This is a brand new release, so step to! And if you're in Atlanta, they are playing at Wax N Facts record store in conjunction with Record Store Day this Saturday (April 16th...that's tomorrow) at 6:00pm. Get there.
Hey, look who's here!
Let's jump back into our old ways, alright? I'll write rambling non sequiturs about music, or my life, or what you could be doing for me, then I'll post a link to a record that I find enjoyable, and then you'll slink through the internets to download that album, and our business will be complete. No hugs.
And, what better way to get back on the horse, than to time travel back to Boston circa that city's high water mark of brutish, lumbering noise rock; 1994. Awash in ugly feedback, and fuzzed out low end stomp, Boston had a confederation of bands that were grinding alternative rock under their bootheels. Slughog, Pinto, Thrall, Black Helicopter, Green Magnet School, La Gritona, Luca Brasi, Bull-Roarer, Glazed Baby, Quintane Americana, Non Compos Mentis, and Tree. Tons of bands lurking in the shadows of that town. Well, Spore were front and center, plying their trade of volume and mass, deafening rooms one show at a time. And while they certainly fit within the Boston scene from whence they were birthed, Spore had two elements that set them apart from their peers (almost said "Beantown peers"...but changed my mind); they incorporated a hint of Midwestern noise rock into their sound, and they had the bonus of both make and female vocals trading off (it's a noise rock X!). Both are pleasant additions if you asked me...and I imagine you did. Don't you always?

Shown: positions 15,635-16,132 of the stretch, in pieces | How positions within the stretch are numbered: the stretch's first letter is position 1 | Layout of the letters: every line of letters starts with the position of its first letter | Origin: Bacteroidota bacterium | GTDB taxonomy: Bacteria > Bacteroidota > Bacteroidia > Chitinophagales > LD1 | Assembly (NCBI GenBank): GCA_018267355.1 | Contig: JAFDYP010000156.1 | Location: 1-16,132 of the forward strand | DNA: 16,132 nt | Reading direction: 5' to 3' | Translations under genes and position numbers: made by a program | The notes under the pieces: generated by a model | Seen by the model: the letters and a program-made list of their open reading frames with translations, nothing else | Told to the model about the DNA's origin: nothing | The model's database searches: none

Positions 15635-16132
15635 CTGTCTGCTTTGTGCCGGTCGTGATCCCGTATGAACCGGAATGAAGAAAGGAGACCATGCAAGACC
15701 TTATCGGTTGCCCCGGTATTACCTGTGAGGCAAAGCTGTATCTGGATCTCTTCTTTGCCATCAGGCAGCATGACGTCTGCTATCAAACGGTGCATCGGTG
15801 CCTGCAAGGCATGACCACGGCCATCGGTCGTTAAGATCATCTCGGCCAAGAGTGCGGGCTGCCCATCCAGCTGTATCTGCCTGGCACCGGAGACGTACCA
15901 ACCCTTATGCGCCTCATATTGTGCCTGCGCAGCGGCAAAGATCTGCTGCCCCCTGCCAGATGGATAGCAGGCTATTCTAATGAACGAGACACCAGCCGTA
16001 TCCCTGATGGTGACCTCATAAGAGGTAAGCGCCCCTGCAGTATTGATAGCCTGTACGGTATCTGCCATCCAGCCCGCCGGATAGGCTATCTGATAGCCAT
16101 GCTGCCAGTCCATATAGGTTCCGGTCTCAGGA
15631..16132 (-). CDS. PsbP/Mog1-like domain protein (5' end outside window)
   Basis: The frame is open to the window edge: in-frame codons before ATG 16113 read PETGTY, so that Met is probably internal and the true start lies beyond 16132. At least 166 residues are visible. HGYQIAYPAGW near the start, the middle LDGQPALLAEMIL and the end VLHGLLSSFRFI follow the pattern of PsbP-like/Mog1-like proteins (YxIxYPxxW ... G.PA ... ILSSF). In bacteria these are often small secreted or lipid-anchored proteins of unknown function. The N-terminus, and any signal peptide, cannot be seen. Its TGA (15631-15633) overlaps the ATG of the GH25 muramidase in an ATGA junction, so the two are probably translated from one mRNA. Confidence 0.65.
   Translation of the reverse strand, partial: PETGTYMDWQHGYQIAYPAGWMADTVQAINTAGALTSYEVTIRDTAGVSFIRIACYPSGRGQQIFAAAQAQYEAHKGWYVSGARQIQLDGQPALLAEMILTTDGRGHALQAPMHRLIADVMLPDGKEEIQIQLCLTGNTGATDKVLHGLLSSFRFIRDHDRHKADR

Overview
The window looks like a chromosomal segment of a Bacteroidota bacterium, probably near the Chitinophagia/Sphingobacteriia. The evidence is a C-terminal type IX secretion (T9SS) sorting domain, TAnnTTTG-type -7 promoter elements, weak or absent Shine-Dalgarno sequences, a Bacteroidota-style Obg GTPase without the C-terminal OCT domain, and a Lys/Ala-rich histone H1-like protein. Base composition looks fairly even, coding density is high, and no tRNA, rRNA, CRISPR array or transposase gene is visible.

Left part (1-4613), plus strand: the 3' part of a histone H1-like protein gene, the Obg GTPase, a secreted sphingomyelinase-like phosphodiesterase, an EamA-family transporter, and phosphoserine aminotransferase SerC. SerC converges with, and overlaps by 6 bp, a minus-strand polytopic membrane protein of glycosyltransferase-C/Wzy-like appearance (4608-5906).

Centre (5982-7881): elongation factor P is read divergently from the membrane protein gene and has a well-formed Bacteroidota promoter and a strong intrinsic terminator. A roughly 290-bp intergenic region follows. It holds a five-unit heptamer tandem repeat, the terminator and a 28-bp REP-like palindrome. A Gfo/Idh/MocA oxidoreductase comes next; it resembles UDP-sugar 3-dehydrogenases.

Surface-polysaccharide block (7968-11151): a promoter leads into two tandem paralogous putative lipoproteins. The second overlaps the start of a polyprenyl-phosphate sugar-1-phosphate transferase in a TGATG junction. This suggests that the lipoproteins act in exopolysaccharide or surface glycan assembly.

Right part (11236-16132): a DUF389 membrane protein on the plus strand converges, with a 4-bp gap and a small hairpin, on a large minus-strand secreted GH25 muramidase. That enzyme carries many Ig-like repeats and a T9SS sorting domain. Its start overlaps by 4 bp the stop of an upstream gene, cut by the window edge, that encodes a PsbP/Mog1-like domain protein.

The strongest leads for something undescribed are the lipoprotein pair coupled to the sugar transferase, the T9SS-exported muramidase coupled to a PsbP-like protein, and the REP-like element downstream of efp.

Sunday, March 20, 2016
More posts coming soon...just took a little time off to be a human and stuff.
Blogging (as dumb as that sounds) takes a lot of time and energy, and every few months I run out of both. But I went record shopping yesterday and got a little recharge of sorts. So, I'll be back in your life in the next few days.
Also still hoping our newly liberated exalted leader will join the fray as well.
Stay tuned. Or don't.
Love your body,
Wednesday, March 9, 2016
Label: self released